Since last year, HMRC has put plans in place to spend £2bn on the transformation programme to achieve the £700m running cost reductions and boost tax revenues by £1bn by 2021.
2016-17 will see the greatest activity around making tax digital
HMRC has a strong rationale for these plans, the auditor noted while drawing attention to the department’s patchy track-record at delivering change so far. “HMRC’s past experience demonstrates that there are serious risks should main assumptions underpinning its strategy not prove realistic,” the audit report noted.
The most recent NAO report on service quality, for example, found that HMRC misjudged the impact of releasing customer service staff before it had reduced the demand from personal taxpayers for its telephone helpline.
HMRC has also not produced any estimates of the costs or benefits individual taxpayers will get when they make move to online services. The proposed quarterly reporting regime will force some companies to buy new software to work with the new systems. “Based on our consultation with stakeholder groups, we found that some businesses are sceptical of HMRC’s evaluations of the costs and benefits of previous changes to the tax system,” the NAO said.
Looking back at the business case for HMRC’s last great digital adventure, real time information, the NAO pointed out that HMRC estimated the payroll reporting mechanism would save businesses £300m a year in compliance costs. On further examination by the Administrative Burdens Advisory Board, that savings claim was reduced to £292.5m. “Some businesses remain sceptical that access to real-time information has reduced their costs at all,” the NAO added.
As with previous years the annual report and accounts reflect an organisation in transition. Accountants will be used to all of the optimistic departmental claims and background static about unrealistic and unfulfilled expectations for HMRC’s change programme.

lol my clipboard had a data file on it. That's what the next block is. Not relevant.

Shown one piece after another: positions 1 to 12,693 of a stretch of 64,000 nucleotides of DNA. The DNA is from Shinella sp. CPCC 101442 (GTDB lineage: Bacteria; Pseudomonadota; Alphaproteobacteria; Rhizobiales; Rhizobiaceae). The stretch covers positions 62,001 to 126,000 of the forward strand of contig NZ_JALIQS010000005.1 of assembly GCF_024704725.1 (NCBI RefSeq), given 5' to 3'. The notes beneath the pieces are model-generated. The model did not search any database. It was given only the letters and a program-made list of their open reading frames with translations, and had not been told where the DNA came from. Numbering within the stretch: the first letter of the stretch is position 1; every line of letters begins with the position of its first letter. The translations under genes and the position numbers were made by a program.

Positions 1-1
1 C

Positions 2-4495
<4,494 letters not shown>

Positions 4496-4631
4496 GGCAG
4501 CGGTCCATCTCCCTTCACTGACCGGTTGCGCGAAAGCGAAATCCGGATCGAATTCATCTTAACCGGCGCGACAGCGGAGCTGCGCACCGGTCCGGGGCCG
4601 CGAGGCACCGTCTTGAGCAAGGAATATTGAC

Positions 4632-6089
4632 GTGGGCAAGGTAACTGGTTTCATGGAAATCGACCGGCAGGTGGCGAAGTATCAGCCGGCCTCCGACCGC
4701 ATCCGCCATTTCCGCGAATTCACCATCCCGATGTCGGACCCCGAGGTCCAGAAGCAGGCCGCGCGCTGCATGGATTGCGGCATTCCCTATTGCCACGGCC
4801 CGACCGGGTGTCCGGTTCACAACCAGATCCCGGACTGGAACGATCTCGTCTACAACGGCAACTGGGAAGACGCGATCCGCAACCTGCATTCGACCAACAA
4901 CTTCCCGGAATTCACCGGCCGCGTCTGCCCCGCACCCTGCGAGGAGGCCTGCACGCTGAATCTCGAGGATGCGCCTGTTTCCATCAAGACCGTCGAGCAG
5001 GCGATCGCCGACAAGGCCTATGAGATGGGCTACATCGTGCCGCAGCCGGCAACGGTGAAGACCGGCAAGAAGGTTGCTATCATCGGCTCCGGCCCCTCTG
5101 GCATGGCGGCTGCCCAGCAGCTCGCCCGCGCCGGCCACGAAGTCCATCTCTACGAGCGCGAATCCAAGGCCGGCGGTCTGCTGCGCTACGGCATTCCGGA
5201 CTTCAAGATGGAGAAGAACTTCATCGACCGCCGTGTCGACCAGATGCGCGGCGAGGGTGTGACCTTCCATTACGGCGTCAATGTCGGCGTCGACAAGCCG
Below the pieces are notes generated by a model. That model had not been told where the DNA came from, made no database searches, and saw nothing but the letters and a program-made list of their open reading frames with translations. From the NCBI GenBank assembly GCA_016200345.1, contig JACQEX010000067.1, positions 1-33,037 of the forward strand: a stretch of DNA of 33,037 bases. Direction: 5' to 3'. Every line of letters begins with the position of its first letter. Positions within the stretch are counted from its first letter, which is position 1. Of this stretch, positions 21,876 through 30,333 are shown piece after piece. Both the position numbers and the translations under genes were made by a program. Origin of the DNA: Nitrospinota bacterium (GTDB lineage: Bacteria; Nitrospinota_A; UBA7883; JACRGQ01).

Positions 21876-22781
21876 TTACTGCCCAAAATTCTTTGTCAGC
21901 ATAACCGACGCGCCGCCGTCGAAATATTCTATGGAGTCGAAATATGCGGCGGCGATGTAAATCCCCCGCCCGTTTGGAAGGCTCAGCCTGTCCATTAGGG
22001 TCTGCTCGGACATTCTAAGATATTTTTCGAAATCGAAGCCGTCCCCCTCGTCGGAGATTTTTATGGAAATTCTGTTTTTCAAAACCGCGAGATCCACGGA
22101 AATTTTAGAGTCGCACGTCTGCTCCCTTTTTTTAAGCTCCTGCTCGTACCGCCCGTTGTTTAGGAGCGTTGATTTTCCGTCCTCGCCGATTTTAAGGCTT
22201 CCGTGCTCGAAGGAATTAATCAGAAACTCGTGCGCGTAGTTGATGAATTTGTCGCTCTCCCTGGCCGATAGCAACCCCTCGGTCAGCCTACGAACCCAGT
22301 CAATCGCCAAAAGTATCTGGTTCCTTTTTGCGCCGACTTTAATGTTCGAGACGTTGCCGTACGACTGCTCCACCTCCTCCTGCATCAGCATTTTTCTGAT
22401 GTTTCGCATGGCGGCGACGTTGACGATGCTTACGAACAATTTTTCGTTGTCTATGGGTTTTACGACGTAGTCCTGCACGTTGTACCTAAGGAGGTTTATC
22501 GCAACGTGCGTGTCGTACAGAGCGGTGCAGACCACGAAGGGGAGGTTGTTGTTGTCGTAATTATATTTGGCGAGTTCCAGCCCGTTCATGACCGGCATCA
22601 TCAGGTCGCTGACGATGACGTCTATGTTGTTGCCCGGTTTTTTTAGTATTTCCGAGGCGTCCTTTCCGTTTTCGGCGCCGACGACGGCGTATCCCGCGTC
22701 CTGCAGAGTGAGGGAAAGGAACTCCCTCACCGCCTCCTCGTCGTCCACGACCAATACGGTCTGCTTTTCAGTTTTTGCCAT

HMRC has been an organisation in permanent transition since the Inland Revenue and Customers were merged in 2005
But it might be worth remembering that HMRC has been an organisation in permanent transition since the Inland Revenue and Customers were merged in 2005, and what we are seeing are successive waves of rationalisation being imposed on top of previously unresolved problems with personal tax credits, legacy computer systems and plunging staff numbers and morale.
The assumption has taken root within Whitehall is that making tax digital will be the big fix that finally puts all these problems to bed. In its own quiet way, however, the NAO reminded us that major transformation projects can only succeed if they’re built on solid foundations.
The auditor continued to highlight some of the over-optimistic assumptions and confusing figures presented by the tax department to demonstrate its progress so far. With uncertainties rampant from turmoil over Brexit, the evidence within the 2015-16 HMRC annual report pointing to a smooth digital transformation is hardly reassuring.